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The Italian Job Timeline: First Course

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A proper Italian lunch features three courses (plus dessert) and lasts no less than three hours (followed, of course, by a nap). Don't spoil your appetite, 'cause the portions are family-style!

Your First Course today is based on Nur al-Cubicle's masterful translation of the October 24, 2005 article (1st of 4 in a series) by Carlo Bonini and Giuseppe D'Avanzo published in Italy's La Repubblica regarding the origins of the phony Niger Yellowcake documents.

UPDATE: Second Course here.

Translation is hard work. Especially translating the baroque sentence construction, hyperbole and countless idiomatic expressions contained in the original Repubblica articles. Nur does an excellent job. I think I have another blog-crush.

The articles are very dense with information that is not always arrranged sequentially. Chef Shystee untangles the spaghetti for you and puts things in chronological order for easier digestion.

For those of you on a diet, this first article is the story of an Italian "International Scumbag of Mystery" (Rocco Martino), who cooks up the fake Dodgy Niger-Saddam Dossier to earn a few bucks. He sells it to the French Intelligence Agency which promptly recognizes it as crap and throws it in the trash.

But, later on, when word gets to Italy that the Bush Administration is looking for excuses to go after Saddam, Berlusconi tells his Intelligence chief, Nicolo' Pollari, to find something, anything. So the Dodgy Dossier gets re-gifted to the Brits and the Americans.

Present Day

-- Rocco: I'm a Patsy

Unmasked by the British press (The Financial Times, The Sunday Times) in the summer of 2004, Rocco Martino spills the beans: It’s true, I had a hand in the dissemination of those (Niger uranium) documents, but I was duped. Both Americans and Italians were involved behind the scenes. It was a disinformation operation.

An incomplete confession but close to the truth.
Martino conceals the identity of the architects behind the “operation” and appears to be merely a pawn, like his partners in crime. So who is the puppeteer pulling the strings behind their sordid adventure?


-- Rocco Martino, This is Your Life!

-- Rocco Martino, You're a Scuzzbucket!

Rocco Martino is a dishonest cop and a crooked spy. He’s got the aura of a rogue about him even if you don’t know his background. A captain of politico-military intelligence between 1976 and 1997, he was let go for “conduct unbecoming”. In 1985, he was arrested for extortion in Italy. In 1993, he was arrested in Germany in possession of stolen checks. Nevertheless, according to a Defense Ministry official, Martino worked for SISMI [Italy's Intelligence Agency] until 1999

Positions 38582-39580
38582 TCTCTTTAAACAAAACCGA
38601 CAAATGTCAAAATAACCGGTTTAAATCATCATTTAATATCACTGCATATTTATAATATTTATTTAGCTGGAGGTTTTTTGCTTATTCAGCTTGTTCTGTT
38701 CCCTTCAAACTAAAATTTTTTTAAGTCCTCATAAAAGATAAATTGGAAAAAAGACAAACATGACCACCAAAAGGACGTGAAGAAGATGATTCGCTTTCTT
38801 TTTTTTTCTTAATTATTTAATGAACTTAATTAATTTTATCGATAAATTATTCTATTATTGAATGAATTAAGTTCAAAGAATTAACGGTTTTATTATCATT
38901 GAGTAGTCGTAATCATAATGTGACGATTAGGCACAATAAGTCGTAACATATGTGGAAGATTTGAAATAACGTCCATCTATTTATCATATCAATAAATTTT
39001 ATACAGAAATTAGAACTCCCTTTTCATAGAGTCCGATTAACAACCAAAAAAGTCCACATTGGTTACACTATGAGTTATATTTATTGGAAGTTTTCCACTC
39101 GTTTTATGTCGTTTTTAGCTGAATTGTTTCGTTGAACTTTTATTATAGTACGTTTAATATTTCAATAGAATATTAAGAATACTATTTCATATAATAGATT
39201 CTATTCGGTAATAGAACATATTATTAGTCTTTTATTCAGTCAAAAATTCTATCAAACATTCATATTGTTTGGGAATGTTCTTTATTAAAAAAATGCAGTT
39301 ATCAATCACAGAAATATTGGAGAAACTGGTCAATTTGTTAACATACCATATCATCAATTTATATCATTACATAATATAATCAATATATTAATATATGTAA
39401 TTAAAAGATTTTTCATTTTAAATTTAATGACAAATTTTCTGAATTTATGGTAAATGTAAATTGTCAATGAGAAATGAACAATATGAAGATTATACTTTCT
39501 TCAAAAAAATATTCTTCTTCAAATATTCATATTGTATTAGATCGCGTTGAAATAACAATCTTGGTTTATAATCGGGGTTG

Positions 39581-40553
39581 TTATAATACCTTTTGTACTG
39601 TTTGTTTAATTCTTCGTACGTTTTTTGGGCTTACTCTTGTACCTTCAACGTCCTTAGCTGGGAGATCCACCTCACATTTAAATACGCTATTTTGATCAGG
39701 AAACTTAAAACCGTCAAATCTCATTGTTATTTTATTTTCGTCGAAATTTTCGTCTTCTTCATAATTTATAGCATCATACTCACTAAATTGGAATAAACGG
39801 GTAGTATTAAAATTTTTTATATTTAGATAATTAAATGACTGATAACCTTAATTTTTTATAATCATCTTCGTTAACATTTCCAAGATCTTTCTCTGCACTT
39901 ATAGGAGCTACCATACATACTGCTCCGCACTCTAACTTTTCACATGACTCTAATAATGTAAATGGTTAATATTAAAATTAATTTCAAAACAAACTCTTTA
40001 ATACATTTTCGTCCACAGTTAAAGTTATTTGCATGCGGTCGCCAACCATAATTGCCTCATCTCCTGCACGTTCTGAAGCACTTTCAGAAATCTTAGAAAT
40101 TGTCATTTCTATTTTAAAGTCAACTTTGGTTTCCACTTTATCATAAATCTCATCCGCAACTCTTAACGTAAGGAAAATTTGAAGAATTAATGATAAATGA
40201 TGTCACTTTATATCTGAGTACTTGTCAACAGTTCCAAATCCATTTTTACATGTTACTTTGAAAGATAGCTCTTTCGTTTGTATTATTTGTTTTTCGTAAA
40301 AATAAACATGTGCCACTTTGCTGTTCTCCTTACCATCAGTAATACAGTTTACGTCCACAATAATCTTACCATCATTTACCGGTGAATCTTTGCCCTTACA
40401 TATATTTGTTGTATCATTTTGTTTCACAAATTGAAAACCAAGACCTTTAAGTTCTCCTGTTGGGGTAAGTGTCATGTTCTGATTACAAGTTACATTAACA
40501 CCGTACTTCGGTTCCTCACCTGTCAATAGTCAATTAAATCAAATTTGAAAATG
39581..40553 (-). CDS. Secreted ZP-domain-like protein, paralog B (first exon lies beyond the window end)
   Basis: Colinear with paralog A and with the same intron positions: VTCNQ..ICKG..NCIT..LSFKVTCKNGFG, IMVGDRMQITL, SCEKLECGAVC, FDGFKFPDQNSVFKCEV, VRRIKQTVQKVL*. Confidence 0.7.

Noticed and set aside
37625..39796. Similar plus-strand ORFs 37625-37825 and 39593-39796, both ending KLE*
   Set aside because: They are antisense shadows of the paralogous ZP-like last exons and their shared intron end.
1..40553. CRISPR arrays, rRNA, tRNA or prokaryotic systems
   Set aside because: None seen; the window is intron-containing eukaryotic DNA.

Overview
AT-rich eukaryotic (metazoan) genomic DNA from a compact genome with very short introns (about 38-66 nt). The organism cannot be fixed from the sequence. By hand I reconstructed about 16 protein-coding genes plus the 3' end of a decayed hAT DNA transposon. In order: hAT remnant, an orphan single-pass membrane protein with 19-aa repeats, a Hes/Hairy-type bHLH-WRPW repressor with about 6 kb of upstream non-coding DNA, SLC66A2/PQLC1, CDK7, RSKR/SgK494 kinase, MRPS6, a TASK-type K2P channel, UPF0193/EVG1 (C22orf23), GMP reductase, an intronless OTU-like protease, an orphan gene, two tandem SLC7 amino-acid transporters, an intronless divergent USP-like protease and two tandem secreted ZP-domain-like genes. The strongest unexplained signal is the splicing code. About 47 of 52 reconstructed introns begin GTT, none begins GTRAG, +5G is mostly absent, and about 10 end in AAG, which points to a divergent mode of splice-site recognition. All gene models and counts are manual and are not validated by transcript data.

Late 1980's

-- Italian Intelligence Tracks Saddam's Agents

-- Rocco's "Compare" (Partner, Buddy, "Goombah" in Italian-American pronuciation) Antonio Nucera works in (SISMI) Italian Intelligence's WMD division

A Carabinieri (cop) like Rocco, Antonio [Nucera] is the Deputy Chief of the SISMI center in viale Pasteur in Rome. He’s chief of the 1st and the 8th divisions (weapons and technology transfers and WMD proliferation counterespionage, respectively, for Africa and the Middle East.

This section is very busy at the end of the 1980s tailing the many agents whom Saddam has deployed around the world prior to the invasion of Kuwait. “With some success”, according to an Italian intelligence official who at the time worked for the division. The official recalls: We succeeded in getting our hands on Niger code books and a telex from Ambassador Adamou Chékou to the Niger Foreign Ministry informing Niamey that Wissam al-Zahawie, the Iraqi Ambassador to the Vatican, would be coming to Niger as a representative of Saddam Hussein.

But that wasn’t all. We confiscated maraging steel (ultra-high strength steel) in the port of Trieste. We thought it was destined for a series of centrifuges used to separate uranium. We exchanged information on Iraqi nuclear proliferation at the end of the eighties with the British of MI6—the cream of the crop.


-- Rocco, now a double agent and International Scumbag of Mystery, works for both French and Italian Intelligence

-- Rocco is straight outta Lo-Cash

-- The French think someone is smuggling "their" Niger-ian uranium

-- Rocco gets an idea for making some Cash-Fu

Martino rents a place at No. 3 rue Hoehl in Sandweiler, Luxemburg. He gets a fixed salary from French intelligence and uses a consulting firm as cover: Security Development Organization. In other words, he also works for French intelligence. Serving two masters, Rocco tries his best. He sells information on the Italians to the French and information on the French to the Italians. "That’s my job. I sell information."

In 1999, the pleasure-seeking Rocco is running out of cash. When he’s down to his last dime, he hatches a plot of his own. He's convinced that he’s got a brilliant and risk-free idea. What illuminates the light bulb is the problem the French are encountering in Niger.

In brief, between 1999 and 2000 the French realize that someone is working abandoned mines to generate a brisk clandestine trade in uranium. Who is purchasing the smuggled uranium? The French are looking for an answer and Rocco Martino senses an opportunity.


-- Nucera decides to Help his brotha Rocco out, by helping him "cook up" some intelligence about Niger that the French might pay for

-- Nucera has documents from SISMI's archives he can contribute

-- The two plot The Italian Job

Nucera decided to give a hand to his old friend, Rocco. Rocco quickly briefs him on the job. Isn’t there anything you can give me—Info? A good Niger contact? I’ll take anything you have! The French are as dry as people lost in the desert. They want to know who is buying their uranium under the table. I’m prepared to pay well to find out.

In the archives of Nucera’s SISMI division, there are documents that could be useful in pawning off a half-baked frittata and making a few bucks. There’s the telex from the Niger ambassador.


-- Nucera arranges for Rocco to meet "La Signora", a SISMI asset working at the Niger embassy in Rome

-- La Signora enlists the help of Zakaria Yaou Maiga, a Niger national also working at the embassy